11. dax21

    dax21

    Nov 26, 2011
    Serbia
    Mic the kick drum with whatever spare mic you got around, it doesn't have to be studio quality. Try standing next to the hi-hat.
     
  12. Paulabass

    Paulabass

    Sep 18, 2017
    At rehearsal I like to sit slightly behind my drummer, so I can see his feet.
    On stage it doesn't matter cause I can hear his kick loud and clear in my wedge, or in ears.
     
  13. Lance Bunyon

    Lance Bunyon

    Jul 17, 2018
    I watch the kick and snare.
     
  14. Whousedtoplay

    Whousedtoplay

    May 18, 2013
    TEXAS
    I've found a video.

    How to Play Bass with a Drummer (Foolproof Beginner Blueprint)

     
  15. mambo4

    mambo4

    Jun 9, 2006
    Dallas
    Learn the drum part. Sit down at the kit,, have him show you what he is doing. When you know exactly what the drum part is, your bass line will be much tighter.
     
    Spin Doctor and Whousedtoplay like this.
  16. Malcolm35

    Malcolm35

    Aug 7, 2018
    Ditto ^ spend some time with any of the how to play drums sites will be time well spent. We do not need to know how to play the drums, but, we do need to understand what and why the drummer is doing what he does.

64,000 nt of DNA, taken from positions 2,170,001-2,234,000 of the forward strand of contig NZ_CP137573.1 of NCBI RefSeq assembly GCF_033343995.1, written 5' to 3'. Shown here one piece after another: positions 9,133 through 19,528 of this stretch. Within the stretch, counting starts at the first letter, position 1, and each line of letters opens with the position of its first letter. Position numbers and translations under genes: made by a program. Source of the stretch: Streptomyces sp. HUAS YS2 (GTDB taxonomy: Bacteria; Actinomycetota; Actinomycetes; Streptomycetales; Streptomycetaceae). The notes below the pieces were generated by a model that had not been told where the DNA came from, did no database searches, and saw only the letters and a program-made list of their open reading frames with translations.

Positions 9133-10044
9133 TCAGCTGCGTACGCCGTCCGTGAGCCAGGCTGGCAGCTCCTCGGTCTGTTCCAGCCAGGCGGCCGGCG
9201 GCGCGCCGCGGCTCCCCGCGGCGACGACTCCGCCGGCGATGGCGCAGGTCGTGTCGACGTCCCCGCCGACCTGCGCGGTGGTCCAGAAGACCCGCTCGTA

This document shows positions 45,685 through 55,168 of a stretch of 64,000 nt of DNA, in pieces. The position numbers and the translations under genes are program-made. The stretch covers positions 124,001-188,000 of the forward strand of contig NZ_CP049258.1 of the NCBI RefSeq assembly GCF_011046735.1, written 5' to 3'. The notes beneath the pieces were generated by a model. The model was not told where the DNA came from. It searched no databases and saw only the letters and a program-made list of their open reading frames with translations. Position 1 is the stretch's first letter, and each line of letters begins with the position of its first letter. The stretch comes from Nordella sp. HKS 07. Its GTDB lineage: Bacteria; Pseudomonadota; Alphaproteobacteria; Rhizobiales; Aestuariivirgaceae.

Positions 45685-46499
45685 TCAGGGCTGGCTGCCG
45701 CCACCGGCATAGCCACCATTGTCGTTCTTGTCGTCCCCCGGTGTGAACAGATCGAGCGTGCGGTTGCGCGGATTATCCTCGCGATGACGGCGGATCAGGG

HalfStep likes this.
  17. HalfStep

    HalfStep

    Jun 23, 2019
    +1 on this!. Getting and practicing with a drum macine helped me immensely. Also, I then went and learned the basic drum patterns on line.YouTube was fantastic for this.
     
  18. ShanePPA

    ShanePPA

    Jul 25, 2019
    Vancouver, BC
    Thanks for the suggestions, everyone.
    Learning the drum parts has been the biggest help by far. I'm finding it easier to settle into a similar groove by doing this.
     
    HalfStep likes this.
  19. Locking in is something you hear and feel, not something you 'see by watching'...

    Try closing your eyes and feeling the notes hit just the right spot, by not thinking about it (did that make sense?)
     
    HalfStep likes this.
  20. These things are awesome.

    I’ll often have kick as well as my bass going through one.